Wednesday, May 04, 2005

CoPrime Numbers: xn + yn = zn

This blog is about the equation:
xn + yn = zn

I will show that given any three integers that satisfy this equation, either:

(a) all three of them are coprime with each other


(b) it is possible to cancel out common components and derive three numbers that are coprime.

Two numbers are coprime if they do not share any common divisors.

Definition 1: Coprime

Two numbers x,y are said to be coprime if and only if d divides x, d divides y -> d = 1

Two numbers x,y are said to not be coprime if and only if there exists a value d > 1 such that d divides x, d divides y

Now, here's the proof that was promised:

Lemma: We can reduce any solution to xn + yn = zn to a form where x,y,z are coprime.

To prove this, we will need to prove two things:

(1) If a factor divides any two values of this equation, then the n-power of it divides the n-power of the third value.

(2) If an n-power of a factor divides the n-power of a value, then the factor divides the value itself.

Step 1: For xn + yn = zn, the n-power of any common factor of two divides the n-power of the third.

Case I: Let's assume d divides x, d divides y

(1) There exists x', y' such that: x = d(x'), y = d(y')
(2) zn = xn + yn = (dx')n + (dy')n
= dn(x')n + dn(y')n
= dn[(x')n + (y')n]

Case II: Let's assume d divides z and d divides x or d divides y

(1) Let's assume d divides x (the same argument will work for y)
(2) There exists x', z' such that: x = d(x'), z = d(z')
(3) We now say yn = zn - xn
(4) We can now follow the same reasoning as above.


Step 2: dn divides xn → d divides x

(1) Let c be the greatest common denominator (gcd) for d,x.
(2) Let D = d / c, X = x / c.
(3) Now the gcd of (X,D) = 1. [See here for the explanation]
(4) So, the gcd of (Xn,Dn) = 1.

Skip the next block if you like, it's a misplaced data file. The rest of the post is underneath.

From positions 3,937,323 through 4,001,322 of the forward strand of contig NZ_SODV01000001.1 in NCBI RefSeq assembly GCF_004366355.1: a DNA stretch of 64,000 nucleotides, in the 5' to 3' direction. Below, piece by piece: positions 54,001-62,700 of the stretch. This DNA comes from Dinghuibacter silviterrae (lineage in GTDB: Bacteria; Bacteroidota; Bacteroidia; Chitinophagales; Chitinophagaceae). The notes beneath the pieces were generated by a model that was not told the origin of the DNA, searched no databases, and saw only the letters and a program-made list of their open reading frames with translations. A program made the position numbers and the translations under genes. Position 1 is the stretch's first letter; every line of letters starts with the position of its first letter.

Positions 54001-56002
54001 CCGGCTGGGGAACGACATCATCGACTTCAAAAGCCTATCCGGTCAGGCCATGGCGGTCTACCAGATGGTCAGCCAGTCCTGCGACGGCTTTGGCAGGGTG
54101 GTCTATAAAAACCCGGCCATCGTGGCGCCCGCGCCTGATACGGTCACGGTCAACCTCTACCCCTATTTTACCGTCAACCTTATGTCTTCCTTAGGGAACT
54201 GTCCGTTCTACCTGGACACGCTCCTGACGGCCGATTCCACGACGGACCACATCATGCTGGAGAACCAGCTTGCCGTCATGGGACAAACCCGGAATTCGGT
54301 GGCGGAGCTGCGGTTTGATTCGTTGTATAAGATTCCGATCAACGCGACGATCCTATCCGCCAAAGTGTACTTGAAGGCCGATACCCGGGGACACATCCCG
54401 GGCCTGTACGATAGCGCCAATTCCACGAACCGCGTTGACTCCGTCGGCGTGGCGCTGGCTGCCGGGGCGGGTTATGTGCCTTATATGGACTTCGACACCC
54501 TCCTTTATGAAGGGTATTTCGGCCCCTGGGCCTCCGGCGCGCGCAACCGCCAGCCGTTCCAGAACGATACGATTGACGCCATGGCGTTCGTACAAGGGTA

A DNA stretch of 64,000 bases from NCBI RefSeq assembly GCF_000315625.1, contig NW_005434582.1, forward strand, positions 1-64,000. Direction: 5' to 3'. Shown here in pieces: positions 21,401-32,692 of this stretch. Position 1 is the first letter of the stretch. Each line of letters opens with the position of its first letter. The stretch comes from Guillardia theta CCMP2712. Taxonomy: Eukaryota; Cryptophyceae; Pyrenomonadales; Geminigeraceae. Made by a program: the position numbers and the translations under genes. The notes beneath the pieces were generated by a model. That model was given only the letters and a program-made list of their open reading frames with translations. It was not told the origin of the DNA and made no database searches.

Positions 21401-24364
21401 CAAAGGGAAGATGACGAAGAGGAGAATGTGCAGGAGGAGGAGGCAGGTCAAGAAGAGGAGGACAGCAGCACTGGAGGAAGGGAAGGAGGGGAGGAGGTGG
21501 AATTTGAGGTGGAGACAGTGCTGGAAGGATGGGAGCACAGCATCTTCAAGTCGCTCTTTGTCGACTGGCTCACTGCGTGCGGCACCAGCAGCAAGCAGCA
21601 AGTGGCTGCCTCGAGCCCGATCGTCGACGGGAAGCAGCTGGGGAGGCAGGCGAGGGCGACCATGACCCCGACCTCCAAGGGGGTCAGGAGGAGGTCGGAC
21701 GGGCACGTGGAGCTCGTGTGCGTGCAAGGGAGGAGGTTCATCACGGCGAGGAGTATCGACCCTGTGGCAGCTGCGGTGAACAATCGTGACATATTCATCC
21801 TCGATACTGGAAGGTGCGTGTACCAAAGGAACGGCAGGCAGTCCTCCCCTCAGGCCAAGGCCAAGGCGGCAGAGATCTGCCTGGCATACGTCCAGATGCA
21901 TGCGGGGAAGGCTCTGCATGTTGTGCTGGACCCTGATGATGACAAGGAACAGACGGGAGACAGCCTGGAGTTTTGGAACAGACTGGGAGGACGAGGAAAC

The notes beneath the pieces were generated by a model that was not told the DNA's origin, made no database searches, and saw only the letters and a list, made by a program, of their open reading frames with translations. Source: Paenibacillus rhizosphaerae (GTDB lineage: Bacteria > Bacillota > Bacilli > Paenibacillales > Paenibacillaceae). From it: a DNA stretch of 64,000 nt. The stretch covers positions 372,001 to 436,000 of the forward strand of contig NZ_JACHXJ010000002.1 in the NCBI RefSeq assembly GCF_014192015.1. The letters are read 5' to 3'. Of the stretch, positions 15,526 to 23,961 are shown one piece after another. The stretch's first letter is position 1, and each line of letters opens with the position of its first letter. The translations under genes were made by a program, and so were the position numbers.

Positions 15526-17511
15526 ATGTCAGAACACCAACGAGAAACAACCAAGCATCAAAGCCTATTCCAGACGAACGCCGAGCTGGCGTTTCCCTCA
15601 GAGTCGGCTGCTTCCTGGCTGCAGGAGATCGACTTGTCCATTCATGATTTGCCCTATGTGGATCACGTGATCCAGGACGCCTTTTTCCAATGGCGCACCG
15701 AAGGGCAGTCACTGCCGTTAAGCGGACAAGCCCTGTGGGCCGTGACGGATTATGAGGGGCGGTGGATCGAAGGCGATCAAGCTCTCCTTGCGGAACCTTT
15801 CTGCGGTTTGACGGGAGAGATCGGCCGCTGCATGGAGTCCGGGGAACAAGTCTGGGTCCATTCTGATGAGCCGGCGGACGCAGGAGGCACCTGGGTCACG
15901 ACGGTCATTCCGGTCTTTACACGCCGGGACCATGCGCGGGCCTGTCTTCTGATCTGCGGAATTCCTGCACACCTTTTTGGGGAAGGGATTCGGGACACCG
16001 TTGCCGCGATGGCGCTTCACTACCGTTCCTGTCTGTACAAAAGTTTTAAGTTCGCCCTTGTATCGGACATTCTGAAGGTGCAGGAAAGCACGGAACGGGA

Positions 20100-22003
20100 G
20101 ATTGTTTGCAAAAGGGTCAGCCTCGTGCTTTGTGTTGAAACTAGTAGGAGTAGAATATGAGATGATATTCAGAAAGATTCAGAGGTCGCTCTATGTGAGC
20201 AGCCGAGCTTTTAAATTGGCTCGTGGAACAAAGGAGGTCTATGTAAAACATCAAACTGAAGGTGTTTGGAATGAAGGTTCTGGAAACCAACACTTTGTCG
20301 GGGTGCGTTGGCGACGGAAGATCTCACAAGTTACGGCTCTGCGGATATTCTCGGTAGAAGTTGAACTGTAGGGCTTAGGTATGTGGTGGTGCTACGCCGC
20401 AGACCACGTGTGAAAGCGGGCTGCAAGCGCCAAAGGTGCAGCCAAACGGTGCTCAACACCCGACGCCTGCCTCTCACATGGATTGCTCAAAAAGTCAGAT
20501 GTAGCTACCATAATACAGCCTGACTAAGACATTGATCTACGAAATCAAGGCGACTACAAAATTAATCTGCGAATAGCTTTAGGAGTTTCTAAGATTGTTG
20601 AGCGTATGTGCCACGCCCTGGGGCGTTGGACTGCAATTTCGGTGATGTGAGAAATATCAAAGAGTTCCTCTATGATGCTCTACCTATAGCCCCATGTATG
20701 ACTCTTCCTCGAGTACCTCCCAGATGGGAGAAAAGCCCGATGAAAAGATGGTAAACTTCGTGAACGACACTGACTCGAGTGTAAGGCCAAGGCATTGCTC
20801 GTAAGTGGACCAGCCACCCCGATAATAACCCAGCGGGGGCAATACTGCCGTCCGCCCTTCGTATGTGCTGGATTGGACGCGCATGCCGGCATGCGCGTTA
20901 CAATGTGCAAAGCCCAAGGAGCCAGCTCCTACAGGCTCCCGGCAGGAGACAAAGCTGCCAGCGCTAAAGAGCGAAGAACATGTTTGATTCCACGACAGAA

(5) We know that there exists k such that xn = k * dn [Since dn divides xn ]
(6) Applying (2), we get (cX)n = k*(cD)n
(7) Which gives us: cnXn = k * cnDn
(8) Dividing cn from each side gives: Xn = Dn*k
(9) Now it follows that gcd(Dn,k) = 1.
(a) Assume gcd(Dn,k) = a, a > 1
(b) Then, a divides Dn and Xn [From 8]
(c) But gcd(Dn,Xn) ≠ 1.
(d) But this contradicts (4)
(e) So, we reject our assumption.
(10) So, we can conclude that k is an n-power. [See blog on Infinite Descent for the proof]
(11) Which means that there exists u such that un = k.
(12) And we get Dn * un = Xn
(13) And (Du)n = Xn
(14) Implying that Du = X and multiplying by c that du=x.
(15) Which proves that d divides x.



Anonymous said...

At the end of the proof does
(12) And we get Dn * un = Zn
(12) And we get Dn * un = Xn?

Larry Freeman said...

Yes, you are right. I just made the change.

Thanks very much for noticing this!


Anonymous said...

"(14) Implying that Du = X and multiplying by c that du=X." I think that should instead end with " c that du=x." It's nothing big... I'm just hoping others dont get confused by it. Also, thanks, I found your site very helpful.

Larry Freeman said...

Thanks for noticing that. I just fixed it.

David K said...

I think that the proof can be simplified: From (8) we have that D^n divides X^n. But gcd(X^n,D^n)=1. Hence D^n~1 and also D~1. Now from (2) we have c=d.

David said...

Explanation: I meant simplification of step 2 of your proof.

don said...



mattsucks said...

if u define the equal square of zero vontax then u get the same ammount of Du = X so D^n + D~1 equals the 1st du=6 in the multiplied by the x* method.

Anders H said...
This comment has been removed by the author.
Anders H said...

Intuitively, step 2 is trivial. Here is a very simple proof of step 2. Is it flawed?

d^n divides x^n =>
There is an integer
e = (x^n)/(d^n) = (x/d)^n
(by common arithmetic laws).
Apparently there is an integer
x' = x/d such that (x')^n = e.
Apparently (since x/d is integer),
d divides x,

이영지 said...
This comment has been removed by the author.
Unknown said...

Surely if D^n×k=X^n then gcd(D^n,X^n)=D^n?